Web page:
What is PAYE?

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Pay when you make’ refers to income tax that is deducted from your pay prior to receiving it. In 1944, the system was introduced and is how the majority of employees pay their income tax. The money is paid to HMRC through your employer ‘at source’, which means directly from your salary before it is transferred to your account. National Student loan and insurance payments can be deducted in this manner. Another method of paying tax on income is through self-assessment which is where individuals fill out self-assessment tax forms and pay taxes every year, either once or twice.

Tax code and PAYE

The tax code for your PAYE is very important as it will let your source of income know the amount of tax you can take out of your earnings. Your tax department will inform your employer the tax code you have every tax year, or whenever there is an alteration in your circumstances. What is PAYE and how it works. The basic

HMRC will:

  • Calculate a tax code for you
  • Send you a PAYE code notice (a form called ‘P2’), if they have to and show you how they came up with taxes for your company. In cases where HMRC is not required to issue a coding notification, they can ask for one.
  • Tell your pension provider or employer the tax code you have (but not the way it was calculated).

The pension provider or employer is then able to use that tax code to calculate the amount of tax they will take from your monthly or weekly salary or retirement. They usually pay that tax (and National Insurance contributions, when appropriate) in full to HMRC. You can see your tax code as well as how it’s been determined on the HMRC website using Your Individual Tax Account.

Employers and pension providers follow procedures to run PAYE that permit them to apply tax codes when paying you. It is essential to ensure whether your pension provider or employer has been informing HMRC of your earnings. If you begin receiving new income, you should anticipate receiving an updated code notice from HMRC. If it doesn’t, we suggest that you contact HMRC and request one.


If you’re employed, you will receive an income tax return each time you receive a check. It could include the tax code that your employer employed to calculate the tax that is deducted from your salary. If you’re receiving pension funds, you usually are not issued a pay slip with every pension payment. However, you will receive some kind of notice in the event of any changes to your pension payment, such as if the tax code of your country changes. If you’re unsure if the code is used by your employer or pension provider Call and ask.

The tax year’s close

If you’re employed or have pensions on 5 April, which is the date of the close of the tax year , and pay taxes your pension provider will provide you with an “end of the calendar year’ certificate (form P60 or the same) on or before May 31. It will detail your salary or pension as well as the tax that was deducted, and typically the tax code in effect at the end of the year. The pension provider or employer will provide the same information to HMRC.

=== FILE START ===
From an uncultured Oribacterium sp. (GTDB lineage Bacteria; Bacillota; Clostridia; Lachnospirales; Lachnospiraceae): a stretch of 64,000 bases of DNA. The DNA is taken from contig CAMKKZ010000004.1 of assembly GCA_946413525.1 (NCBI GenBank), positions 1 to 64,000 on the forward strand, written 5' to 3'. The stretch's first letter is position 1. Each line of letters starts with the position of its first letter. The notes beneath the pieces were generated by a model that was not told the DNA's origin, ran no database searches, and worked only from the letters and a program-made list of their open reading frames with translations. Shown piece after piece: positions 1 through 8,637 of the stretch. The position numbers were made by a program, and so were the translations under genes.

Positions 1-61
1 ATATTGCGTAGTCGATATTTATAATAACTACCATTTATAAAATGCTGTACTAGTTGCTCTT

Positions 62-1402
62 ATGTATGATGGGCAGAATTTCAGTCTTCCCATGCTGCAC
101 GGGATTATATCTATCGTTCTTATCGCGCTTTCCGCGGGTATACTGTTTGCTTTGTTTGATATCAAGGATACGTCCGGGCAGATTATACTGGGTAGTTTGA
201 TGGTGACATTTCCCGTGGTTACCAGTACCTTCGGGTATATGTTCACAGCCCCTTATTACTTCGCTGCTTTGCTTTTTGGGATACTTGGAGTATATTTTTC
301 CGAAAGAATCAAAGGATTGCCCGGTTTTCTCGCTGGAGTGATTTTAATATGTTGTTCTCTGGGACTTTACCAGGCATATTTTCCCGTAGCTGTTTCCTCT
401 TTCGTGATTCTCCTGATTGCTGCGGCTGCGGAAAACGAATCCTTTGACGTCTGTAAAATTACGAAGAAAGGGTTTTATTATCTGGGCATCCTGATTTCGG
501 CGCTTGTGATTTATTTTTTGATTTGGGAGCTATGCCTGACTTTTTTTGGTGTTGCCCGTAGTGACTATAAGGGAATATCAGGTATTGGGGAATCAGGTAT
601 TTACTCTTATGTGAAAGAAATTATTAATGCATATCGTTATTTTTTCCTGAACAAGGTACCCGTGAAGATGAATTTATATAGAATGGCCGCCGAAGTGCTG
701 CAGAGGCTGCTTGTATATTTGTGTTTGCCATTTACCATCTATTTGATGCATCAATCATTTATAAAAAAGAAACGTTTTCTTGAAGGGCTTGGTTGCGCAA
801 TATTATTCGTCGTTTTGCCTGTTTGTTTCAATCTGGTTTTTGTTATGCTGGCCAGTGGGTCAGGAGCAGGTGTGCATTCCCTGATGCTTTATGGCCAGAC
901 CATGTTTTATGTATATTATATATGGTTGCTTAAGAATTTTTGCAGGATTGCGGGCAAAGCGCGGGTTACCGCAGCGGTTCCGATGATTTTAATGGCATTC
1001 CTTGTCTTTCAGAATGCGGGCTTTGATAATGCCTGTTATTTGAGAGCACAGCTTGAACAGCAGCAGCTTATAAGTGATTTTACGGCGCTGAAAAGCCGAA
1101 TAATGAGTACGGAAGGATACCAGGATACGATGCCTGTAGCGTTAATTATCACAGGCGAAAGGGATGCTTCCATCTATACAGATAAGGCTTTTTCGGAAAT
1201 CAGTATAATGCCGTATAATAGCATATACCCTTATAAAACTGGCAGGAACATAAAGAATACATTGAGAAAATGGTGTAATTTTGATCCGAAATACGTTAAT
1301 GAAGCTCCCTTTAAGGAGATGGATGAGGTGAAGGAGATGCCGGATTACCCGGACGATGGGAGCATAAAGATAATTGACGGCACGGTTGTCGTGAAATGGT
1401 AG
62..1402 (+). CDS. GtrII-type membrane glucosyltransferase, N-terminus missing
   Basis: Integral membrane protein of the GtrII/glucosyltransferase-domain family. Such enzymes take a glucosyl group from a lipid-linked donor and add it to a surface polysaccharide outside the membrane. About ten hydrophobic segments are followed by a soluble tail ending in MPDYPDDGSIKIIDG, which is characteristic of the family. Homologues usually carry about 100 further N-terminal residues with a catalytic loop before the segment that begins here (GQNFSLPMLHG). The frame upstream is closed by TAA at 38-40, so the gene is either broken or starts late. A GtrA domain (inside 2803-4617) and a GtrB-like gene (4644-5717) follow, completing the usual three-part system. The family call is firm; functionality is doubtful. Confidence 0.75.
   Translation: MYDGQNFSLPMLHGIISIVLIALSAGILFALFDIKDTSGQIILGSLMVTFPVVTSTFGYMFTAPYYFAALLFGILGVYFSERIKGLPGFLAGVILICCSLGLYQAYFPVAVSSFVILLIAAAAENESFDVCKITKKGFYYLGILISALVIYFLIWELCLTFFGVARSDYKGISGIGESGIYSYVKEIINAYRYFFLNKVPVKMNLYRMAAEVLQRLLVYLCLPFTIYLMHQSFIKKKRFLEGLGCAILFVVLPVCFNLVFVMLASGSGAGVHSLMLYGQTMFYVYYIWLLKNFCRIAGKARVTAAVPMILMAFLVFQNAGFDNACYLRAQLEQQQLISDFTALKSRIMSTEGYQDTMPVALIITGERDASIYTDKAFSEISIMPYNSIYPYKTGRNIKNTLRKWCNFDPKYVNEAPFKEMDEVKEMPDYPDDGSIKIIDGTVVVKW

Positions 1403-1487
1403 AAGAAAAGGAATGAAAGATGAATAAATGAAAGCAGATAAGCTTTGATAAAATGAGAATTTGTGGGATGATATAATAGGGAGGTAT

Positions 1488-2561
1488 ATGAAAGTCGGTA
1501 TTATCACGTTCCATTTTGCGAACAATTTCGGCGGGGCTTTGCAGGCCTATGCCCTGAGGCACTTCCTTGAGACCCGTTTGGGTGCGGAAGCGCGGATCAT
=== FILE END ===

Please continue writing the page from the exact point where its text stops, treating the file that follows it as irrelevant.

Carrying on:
Are you eligible for a Tax rebate for PAYE?

Tax-paying through PAYE does not mean that you don’t have to pay taxes, therefore don’t think everything is in order or you could be paying for it. Every year, hundreds of thousands of UK taxpayers pay more income tax through PAYE with the help of a tax accountant. There are many reasons you may have paid tax over the limit and receive an income tax refund from PAYE.

The main reasons of having to pay too much tax are:

  • Do not claim back tax relief on expenses incurred as a result due to your work.
  • Tax code that is incorrect.
  • If you are a UK non-resident for tax reasons.

It is your obligation to ensure that you’ve not overpaid tax and, in the majority of cases, you’ll need to claim any tax you have paid in excess directly from the tax office , if you do not, you will not be able to get it back.


The tax year for PAYE is the year of tax

It is a PAYE tax year that starts on the 6th of April to the 5th April of the following year. There is a limit that spans four tax years to allow you to claim any excess income tax, so it’s important to know when your tax year begins and ends to ensure that you don’t have to miss the deadline.


Pay your tax and get your P60

Each financial calendar year (5 April) you’ll receive the form of a report, known as P60, from either your pension provider or employer which will show the total amount you’ve paid, the tax that was deducted, and the net amount you’ve earned after this. If you work for several employers and/or multiple pension providers each one of them should mail you an individual P60 Annual Certificate of End-of-Year. Examine all P60s you’ve received to confirm that you’ve paid the exact amount. If you believe you have paid too much tax Check the HMRC income tax checker service and then contact them to rectify your record.


Formularies for PayE

If you’re employed, the most frequent types of forms that you receive are:

  • P60 is a tax return at the end every tax year, you will receive a P60 stating your earnings total and taxes paid
  • P45 – If you quit your job
  • P11d is for those who have a benefit from their employer such as a health scheme

The majority of forms for PAYE are provided from your company.

Do it yourself

If you contact the tax office on your own, you will not be charged, but must know what you’re trying to claim, and ensure whether you’ve been rewarded with all the PAYE tax refunds you are entitled to. Making an PAYE tax return claim could be time-consuming and difficult. Make use of the Tax Rebate calculator below to obtain an estimate of your personal situation regarding the amount of tax relief you might be owed in Overpayments of PAYE as well as work expenses.

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